If Artificial Intelligence Will Rule the World

by Maxim Sviridenkov

If Artificial Intelligence Will Rule the World

At the May 2023 WSJ CEO Council Summit, Elon Musk said, “I don’t think the AI is going to try to destroy all humanity but it might put us under strict controls.” Such concerns are reasonable. Moreover, I am sure that if AI begins to rule the world, then humanity will be controlled not by a genius at all, but by artificial George Abnego from William Tenn’s famous short story “Null-P.” Let’s try to imagine how it will be.

The protagonist in “Null-P” is so perfectly normal and perfectly average person that even “the very teeth in his mouth tallied in quantity and condition with those predicted by the American Dental Association to be found on a man extracted at random from the population.” This is somewhat similar to how artificial intelligence works. For example, when generating an image, AI uses patterns based on the analysis of many other similar pictures. The result is something average between them, and any real innovation is impossible. Even if a deviation from the norm is purposefully set in the algorithm, the results will be generated randomly, which means that the search for masterpieces among them will be like trying to find a needle in a haystack. Furthermore, only a human will be able to identify a masterpiece. And all the results of AI work in any field will inevitably be based only on the previous achievements of mankind.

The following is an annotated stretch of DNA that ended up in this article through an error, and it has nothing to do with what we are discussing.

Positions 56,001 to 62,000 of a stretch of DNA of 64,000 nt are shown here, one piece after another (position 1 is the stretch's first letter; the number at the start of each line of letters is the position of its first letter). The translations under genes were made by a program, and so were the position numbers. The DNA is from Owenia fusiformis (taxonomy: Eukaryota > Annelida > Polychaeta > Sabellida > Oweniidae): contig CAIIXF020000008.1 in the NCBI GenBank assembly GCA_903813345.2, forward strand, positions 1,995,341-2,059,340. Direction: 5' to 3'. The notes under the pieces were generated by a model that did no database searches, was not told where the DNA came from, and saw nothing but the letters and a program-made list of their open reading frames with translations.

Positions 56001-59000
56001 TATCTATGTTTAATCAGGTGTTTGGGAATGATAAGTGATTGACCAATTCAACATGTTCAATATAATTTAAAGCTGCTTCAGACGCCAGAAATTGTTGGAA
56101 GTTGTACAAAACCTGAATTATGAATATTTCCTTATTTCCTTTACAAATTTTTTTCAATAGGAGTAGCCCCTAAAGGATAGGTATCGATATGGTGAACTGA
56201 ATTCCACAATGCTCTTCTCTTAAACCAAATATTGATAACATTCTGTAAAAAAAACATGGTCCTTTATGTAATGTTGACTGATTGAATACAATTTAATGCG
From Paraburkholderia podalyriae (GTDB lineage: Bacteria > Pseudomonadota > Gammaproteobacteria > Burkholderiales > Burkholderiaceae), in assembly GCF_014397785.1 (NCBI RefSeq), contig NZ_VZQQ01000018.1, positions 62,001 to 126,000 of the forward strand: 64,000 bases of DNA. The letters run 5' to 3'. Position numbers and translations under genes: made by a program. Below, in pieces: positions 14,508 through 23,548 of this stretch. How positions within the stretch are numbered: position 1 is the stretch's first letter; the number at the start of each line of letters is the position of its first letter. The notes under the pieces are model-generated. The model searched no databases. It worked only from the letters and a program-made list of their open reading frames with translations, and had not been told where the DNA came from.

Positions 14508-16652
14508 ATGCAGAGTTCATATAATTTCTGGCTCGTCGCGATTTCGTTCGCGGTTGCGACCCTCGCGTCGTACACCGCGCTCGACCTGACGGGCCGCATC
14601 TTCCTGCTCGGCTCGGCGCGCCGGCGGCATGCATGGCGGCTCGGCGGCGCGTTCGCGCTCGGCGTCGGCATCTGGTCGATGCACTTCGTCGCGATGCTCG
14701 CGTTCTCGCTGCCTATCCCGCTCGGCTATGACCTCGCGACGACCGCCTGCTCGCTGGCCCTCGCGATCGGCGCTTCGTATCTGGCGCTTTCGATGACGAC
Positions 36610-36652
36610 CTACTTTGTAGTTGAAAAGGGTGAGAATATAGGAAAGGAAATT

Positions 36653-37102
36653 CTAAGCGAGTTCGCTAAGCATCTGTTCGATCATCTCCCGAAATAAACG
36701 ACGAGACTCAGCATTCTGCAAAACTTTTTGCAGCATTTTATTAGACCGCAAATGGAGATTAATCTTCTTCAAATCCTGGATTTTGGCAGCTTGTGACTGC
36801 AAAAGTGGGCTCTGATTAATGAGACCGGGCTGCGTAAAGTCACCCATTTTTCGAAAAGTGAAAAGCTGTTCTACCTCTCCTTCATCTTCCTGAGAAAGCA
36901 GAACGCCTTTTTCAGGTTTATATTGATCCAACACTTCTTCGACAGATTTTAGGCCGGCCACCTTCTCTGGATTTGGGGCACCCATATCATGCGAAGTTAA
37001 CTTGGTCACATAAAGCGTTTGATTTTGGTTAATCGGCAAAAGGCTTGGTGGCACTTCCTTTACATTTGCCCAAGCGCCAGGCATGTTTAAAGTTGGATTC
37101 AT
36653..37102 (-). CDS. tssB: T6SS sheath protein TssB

Thus, if artificial intelligence becomes a world leader, then we will have a perfectly average world leader. In Tenn’s story, Abnego became the first President of the World and brought peace and tranquility to humanity. But humanity had to pay for that with the rejection of development. The degradation of mankind turned humans into pets of dogs while the last ones evolved to the level of Homo sapiens.

However, humanity can still avoid such a fate if we understand that AI is only a tool, not a Messiah.

About the author

Maxim Sviridenkov

Maxim Sviridenkov is a writer, journalist, translator and literary critic. Born in 1984, he worked in newspapers and magazines, translated books for the leading Russian publishing house, “Eksmo.” For his fiction, he was awarded the 2003 annual prize of the newspaper “Literaturnaya Rossiya” (“Literary Russia”). He lives in Smolensk, Russia.

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